Working more directly in conversation with sound poetry and its traditions, vocalist Thomas Buckner revived Robert Ahley’s “When Famous Last Words Fail You,” which he originally debuted alongside Ashley at Carnegie Hall as part of an American Composers Orchestra performance in 1997. As with Ashley’s dreamlike operas, the composition used the self-assured tone of traditional broadcast media to new ends, finding a wide-eyed charm in language delivered through Buckner’s slickest radio announcer elocution. Loren Connors and Suzanne Langille played a piece for guitar and voice which spoke to the challenges of Connor’s decades-long battle with Parkinson’s disease, meditating on the delicate conditions that make a life in the arts possible. With their longstanding connection to New York, Connors and Langilles shed light on sound poetry’s deep roots within the city’s experimental music scene, even when it proliferated under other genre labels.
Toward the end of the festival’s second night, Joan La Barbara returned to her piece “Solitary Journeys of the Mind.” Like much of her work since the 1970s, the composition pushed the human voice to its limits, using yelps, clicks, and whispers as independent phonemes in service of a complex and triumphant whole. La Barbara remains an immensely virtuosic improviser, and the guttural physicality of her set provided a striking counterbalance to the tightly-edited assemblage of Chopin.
Charlie Morrow closed out the festival with a suite of his earliest poems at the request of McCann. Warm and full of life, Morrow reflected fondly on his earliest days as a composer before singing open, ghost-like notes, whistling like a windstorm, and eventually enlisting the audience to participate in a sequence of bellowing honks inspired by multiple underwater species known as toadfish. The piece was initially part of a series of studies in nonhuman communication that Morrow took up in the late 1960s, which was explained at the festival with utmost simplicity. “One of those toadfish will start [with a honk] and then the others will imitate,” he said, going on to describe how the fish compete with one another to lead the group.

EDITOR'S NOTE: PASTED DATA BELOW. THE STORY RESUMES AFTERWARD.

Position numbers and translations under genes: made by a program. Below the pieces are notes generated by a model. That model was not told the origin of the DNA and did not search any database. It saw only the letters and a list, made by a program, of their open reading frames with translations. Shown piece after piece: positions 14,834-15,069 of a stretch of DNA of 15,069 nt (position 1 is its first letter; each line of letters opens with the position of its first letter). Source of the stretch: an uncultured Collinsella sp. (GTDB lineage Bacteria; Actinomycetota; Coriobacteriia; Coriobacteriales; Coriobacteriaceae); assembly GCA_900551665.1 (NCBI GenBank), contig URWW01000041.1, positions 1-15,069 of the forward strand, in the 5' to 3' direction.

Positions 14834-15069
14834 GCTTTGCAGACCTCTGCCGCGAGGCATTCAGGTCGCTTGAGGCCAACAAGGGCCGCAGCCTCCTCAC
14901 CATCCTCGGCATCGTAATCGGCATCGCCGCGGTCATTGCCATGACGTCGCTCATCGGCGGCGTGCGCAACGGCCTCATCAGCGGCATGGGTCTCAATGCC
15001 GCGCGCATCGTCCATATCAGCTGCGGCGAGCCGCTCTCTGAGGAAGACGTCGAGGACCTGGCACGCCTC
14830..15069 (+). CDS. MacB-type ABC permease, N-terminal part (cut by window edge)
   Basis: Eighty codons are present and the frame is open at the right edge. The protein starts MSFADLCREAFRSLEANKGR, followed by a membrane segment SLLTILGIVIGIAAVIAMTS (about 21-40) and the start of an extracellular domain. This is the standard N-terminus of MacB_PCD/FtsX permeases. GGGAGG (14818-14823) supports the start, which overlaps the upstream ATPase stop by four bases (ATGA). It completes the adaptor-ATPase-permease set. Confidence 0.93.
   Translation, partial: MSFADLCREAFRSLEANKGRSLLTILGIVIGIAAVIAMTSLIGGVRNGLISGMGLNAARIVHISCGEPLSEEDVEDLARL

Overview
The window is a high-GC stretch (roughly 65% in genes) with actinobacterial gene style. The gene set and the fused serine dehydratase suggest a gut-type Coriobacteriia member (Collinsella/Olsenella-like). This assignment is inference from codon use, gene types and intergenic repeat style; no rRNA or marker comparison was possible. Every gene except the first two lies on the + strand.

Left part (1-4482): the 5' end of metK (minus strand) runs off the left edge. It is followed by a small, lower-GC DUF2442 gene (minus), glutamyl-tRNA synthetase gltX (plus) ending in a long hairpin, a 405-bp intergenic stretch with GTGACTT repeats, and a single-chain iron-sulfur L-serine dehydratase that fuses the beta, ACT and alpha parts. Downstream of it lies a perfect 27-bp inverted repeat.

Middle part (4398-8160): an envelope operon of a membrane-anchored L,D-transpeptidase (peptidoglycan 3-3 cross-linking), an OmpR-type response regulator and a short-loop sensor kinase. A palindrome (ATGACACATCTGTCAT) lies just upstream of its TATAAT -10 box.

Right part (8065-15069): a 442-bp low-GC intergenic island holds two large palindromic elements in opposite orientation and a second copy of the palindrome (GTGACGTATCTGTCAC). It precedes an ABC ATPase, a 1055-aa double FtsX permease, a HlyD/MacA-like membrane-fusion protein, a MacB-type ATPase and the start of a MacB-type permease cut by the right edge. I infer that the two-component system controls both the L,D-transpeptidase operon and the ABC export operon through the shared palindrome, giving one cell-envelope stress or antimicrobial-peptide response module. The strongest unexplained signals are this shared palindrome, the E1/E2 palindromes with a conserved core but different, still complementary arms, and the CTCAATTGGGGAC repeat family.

Light and charming like much of Morrow’s output, this brief moment of audience participation led into a rendition of one of the composer’s numbers pieces before the night finished out with two dream chants. “Some people find that if you close your eyes, you will find yourself in a slightly lucid dream state and have some images,” he said. “And so I’ll take you with me.” After thoroughly exploring what the body can do as an instrument, it only made sense to seek out-of-body transcendence in the end.
Chorus: A Sound Poetry Festival took place at Artists Space in New York on November 10 and November 11, 2022.